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Man Charged With Murder in Slaying of Pro-Democracy Broadcasters

November 18, 1994 GMT

MIAMI (AP) _ A man was arrested and charged with murder for hire in the slayings of two pro-democracy Haitian broadcasters who investigators say were killed to silence them.

″The motive for this murder was simply the words that were spoken over the airwaves,″ Detective Ron Ilhardt said Friday in announcing the arrest.

Jean-Claude Olivier and Fritz Dor were the first of several Haitian pro- democracy activists attacked in Miami after Jean-Bertrand Aristide became Haiti’s first democratically elected president in December 1990.

Olivier was shot to death in 1991 as he left a club in Miami’s Little Haiti. Dor was killed 3 1/2 weeks later later while standing outside his office. Both were killed with the same gun, police said.

On Wednesday, Billy Alexander, a 24-year-old whose parents are Haitian, was arrested on charges including murder and conspiracy. He already is serving a life sentence for killing a man during a botched Fort Lauderdale robbery in 1991.

Authorities said Alexander was paid to kill the broadcasters, but they would not say who is suspected of paying him.

The defendants could get the electric chair or life in prison.

According to a police affidavit, the two broadcasters had urged listeners to boycott promotional events sponsored by record store owner Louis Thermitus.

The broadcasters described Thermitus as a ″Macoute″ - a supporter of the military regime that ousted Aristide. The broadcasters also accused officials of the regime of smuggling drugs into Little Haiti. Thermitus hasn’t been charged.

Lavarice Gaudin, head of the pro-democracy group Veye Yo, said Alexander’s arrest wasn’t enough.

″Now we are waiting to see the police arrest the master with the money,″ he said. ″That guy should get arrested and go to the electric chair.″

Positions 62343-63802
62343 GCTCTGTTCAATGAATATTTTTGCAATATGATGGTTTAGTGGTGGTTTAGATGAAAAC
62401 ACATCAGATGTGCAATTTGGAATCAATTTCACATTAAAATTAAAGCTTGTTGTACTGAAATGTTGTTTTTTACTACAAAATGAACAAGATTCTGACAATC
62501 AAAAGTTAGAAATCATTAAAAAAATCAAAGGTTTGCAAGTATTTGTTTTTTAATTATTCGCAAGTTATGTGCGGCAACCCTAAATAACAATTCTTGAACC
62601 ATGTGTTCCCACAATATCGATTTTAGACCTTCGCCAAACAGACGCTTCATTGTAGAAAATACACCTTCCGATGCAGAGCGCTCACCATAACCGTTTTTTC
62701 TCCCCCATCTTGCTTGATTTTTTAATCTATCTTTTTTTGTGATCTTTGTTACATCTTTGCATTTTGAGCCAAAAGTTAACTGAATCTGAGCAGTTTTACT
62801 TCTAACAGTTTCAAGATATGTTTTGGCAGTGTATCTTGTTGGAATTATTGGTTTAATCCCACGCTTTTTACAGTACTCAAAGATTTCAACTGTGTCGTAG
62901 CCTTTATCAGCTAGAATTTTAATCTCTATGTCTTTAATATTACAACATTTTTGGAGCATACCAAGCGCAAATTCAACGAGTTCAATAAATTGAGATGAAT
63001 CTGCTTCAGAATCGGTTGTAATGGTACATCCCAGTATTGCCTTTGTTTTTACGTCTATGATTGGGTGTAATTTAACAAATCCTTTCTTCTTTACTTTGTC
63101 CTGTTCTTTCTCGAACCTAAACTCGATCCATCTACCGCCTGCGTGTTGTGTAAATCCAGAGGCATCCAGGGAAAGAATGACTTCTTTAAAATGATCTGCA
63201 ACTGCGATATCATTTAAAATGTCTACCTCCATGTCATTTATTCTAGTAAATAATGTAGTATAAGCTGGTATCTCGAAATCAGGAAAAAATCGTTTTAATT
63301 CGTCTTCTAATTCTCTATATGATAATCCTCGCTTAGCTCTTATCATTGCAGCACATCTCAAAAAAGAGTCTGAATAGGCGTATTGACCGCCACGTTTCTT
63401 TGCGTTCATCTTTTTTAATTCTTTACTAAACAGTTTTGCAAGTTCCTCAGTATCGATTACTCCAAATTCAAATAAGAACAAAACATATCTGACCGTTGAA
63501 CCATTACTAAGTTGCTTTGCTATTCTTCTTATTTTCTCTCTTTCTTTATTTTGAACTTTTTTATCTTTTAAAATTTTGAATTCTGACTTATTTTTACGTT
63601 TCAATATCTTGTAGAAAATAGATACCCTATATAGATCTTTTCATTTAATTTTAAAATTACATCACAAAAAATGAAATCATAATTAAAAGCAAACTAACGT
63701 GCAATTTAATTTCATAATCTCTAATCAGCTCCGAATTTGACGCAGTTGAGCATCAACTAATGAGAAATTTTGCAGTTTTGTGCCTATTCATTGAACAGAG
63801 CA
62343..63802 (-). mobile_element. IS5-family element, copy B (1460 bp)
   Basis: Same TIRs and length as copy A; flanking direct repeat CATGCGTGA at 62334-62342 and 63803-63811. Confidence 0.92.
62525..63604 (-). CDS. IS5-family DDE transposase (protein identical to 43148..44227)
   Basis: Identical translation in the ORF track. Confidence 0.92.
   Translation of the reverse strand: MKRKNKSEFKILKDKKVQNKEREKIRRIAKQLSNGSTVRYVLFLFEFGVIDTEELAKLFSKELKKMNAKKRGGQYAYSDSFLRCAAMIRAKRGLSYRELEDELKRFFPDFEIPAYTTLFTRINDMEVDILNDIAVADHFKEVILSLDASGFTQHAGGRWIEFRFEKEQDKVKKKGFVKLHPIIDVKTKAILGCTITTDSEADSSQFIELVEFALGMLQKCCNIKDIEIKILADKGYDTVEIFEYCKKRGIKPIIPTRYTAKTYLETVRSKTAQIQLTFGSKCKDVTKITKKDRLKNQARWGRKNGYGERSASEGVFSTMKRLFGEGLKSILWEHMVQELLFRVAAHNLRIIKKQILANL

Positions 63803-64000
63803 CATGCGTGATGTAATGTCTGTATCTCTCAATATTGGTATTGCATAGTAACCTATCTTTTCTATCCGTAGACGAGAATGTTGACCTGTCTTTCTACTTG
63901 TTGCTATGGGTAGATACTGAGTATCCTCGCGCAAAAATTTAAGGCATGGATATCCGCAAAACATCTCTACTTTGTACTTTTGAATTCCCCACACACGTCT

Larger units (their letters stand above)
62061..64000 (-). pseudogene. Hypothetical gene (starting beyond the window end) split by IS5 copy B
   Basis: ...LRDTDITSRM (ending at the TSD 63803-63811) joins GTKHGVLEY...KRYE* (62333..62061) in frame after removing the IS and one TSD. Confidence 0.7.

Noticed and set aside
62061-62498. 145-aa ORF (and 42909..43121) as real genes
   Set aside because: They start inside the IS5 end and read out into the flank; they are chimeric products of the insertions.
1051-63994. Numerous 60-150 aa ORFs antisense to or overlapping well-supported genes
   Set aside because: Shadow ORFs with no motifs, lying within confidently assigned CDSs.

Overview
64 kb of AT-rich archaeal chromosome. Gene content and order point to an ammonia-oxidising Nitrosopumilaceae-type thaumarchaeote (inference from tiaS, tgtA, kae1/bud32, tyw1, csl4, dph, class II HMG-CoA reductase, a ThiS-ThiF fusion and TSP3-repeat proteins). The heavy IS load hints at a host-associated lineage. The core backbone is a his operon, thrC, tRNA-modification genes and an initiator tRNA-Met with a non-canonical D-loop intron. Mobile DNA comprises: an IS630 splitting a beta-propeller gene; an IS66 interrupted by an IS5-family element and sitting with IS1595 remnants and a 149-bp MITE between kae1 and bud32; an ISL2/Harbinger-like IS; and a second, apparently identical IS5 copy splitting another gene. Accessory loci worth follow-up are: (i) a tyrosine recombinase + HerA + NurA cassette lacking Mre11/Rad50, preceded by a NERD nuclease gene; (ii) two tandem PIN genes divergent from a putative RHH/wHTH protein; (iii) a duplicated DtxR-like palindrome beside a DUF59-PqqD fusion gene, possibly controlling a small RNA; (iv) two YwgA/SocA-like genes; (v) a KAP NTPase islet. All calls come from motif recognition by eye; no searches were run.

Police stopped short of calling the slayings political, but Assistant Chief John Brooks said the victims’ messages ″must have offended somebody.″

Arnie Premer, general manager of WKAT radio, said that listeners poured out their hearts on Dor’s talk show but that Dor never advocated overthrowing the government.

″He was for Aristide all the way, but he never once mentioned on the air any violence or anything that was not in good taste of radio,″ Premer said.

Olivier worked for another station, WLQY.

Olivier and Dor were killed shortly after the inauguration of Aristide, who was deposed by the military in September 1991. He returned to power last month.

Two other arrests have been made in the case.

Glossy Bruce Joseph, who confessed to being the lookout in the Dor killing, was sentenced earlier to 25 years for manslaughter and attempted murder.

Hitler Fleurinord was charged with murder after telling authorities he was the driver in the attack on Olivier.

Moses Durosier, who authorities said was in the getaway cars used during both shootings, told police Alexander was paid $2,000 to kill Olivier. Durosier identified Alexander as the gunman in both slayings.